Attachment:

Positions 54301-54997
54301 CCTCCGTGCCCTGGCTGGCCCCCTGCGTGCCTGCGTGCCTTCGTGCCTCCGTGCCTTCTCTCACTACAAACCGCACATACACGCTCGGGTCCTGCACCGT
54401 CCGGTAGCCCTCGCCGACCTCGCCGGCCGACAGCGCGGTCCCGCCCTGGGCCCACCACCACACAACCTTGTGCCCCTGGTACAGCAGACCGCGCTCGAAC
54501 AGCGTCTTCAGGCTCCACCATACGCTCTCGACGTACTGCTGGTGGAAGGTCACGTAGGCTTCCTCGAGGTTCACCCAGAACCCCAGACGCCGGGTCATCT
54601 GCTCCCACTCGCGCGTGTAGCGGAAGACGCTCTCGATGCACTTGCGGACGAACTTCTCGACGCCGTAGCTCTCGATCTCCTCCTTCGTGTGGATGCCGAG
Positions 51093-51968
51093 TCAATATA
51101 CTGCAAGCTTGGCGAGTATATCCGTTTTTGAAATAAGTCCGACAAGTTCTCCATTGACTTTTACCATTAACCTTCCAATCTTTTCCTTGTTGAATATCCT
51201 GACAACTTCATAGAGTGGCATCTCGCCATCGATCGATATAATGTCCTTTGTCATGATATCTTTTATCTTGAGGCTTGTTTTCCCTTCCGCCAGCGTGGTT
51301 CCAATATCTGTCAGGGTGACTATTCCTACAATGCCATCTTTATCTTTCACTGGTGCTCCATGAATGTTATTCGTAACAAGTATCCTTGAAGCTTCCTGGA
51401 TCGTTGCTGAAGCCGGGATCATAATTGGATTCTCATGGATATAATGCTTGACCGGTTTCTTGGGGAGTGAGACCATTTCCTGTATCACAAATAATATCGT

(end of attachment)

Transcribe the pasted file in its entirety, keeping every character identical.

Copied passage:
Positions 54301-54997
54301 CCTCCGTGCCCTGGCTGGCCCCCTGCGTGCCTGCGTGCCTTCGTGCCTCCGTGCCTTCTCTCACTACAAACCGCACATACACGCTCGGGTCCTGCACCGT
54401 CCGGTAGCCCTCGCCGACCTCGCCGGCCGACAGCGCGGTCCCGCCCTGGGCCCACCACCACACAACCTTGTGCCCCTGGTACAGCAGACCGCGCTCGAAC
54501 AGCGTCTTCAGGCTCCACCATACGCTCTCGACGTACTGCTGGTGGAAGGTCACGTAGGCTTCCTCGAGGTTCACCCAGAACCCCAGACGCCGGGTCATCT
54601 GCTCCCACTCGCGCGTGTAGCGGAAGACGCTCTCGATGCACTTGCGGACGAACTTCTCGACGCCGTAGCTCTCGATCTCCTCCTTCGTGTGGATGCCGAG
Positions 51093-51968
51093 TCAATATA
51101 CTGCAAGCTTGGCGAGTATATCCGTTTTTGAAATAAGTCCGACAAGTTCTCCATTGACTTTTACCATTAACCTTCCAATCTTTTCCTTGTTGAATATCCT
51201 GACAACTTCATAGAGTGGCATCTCGCCATCGATCGATATAATGTCCTTTGTCATGATATCTTTTATCTTGAGGCTTGTTTTCCCTTCCGCCAGCGTGGTT
51301 CCAATATCTGTCAGGGTGACTATTCCTACAATGCCATCTTTATCTTTCACTGGTGCTCCATGAATGTTATTCGTAACAAGTATCCTTGAAGCTTCCTGGA
51401 TCGTTGCTGAAGCCGGGATCATAATTGGATTCTCATGGATATAATGCTTGACCGGTTTCTTGGGGAGTGAGACCATTTCCTGTATCACAAATAATATCGT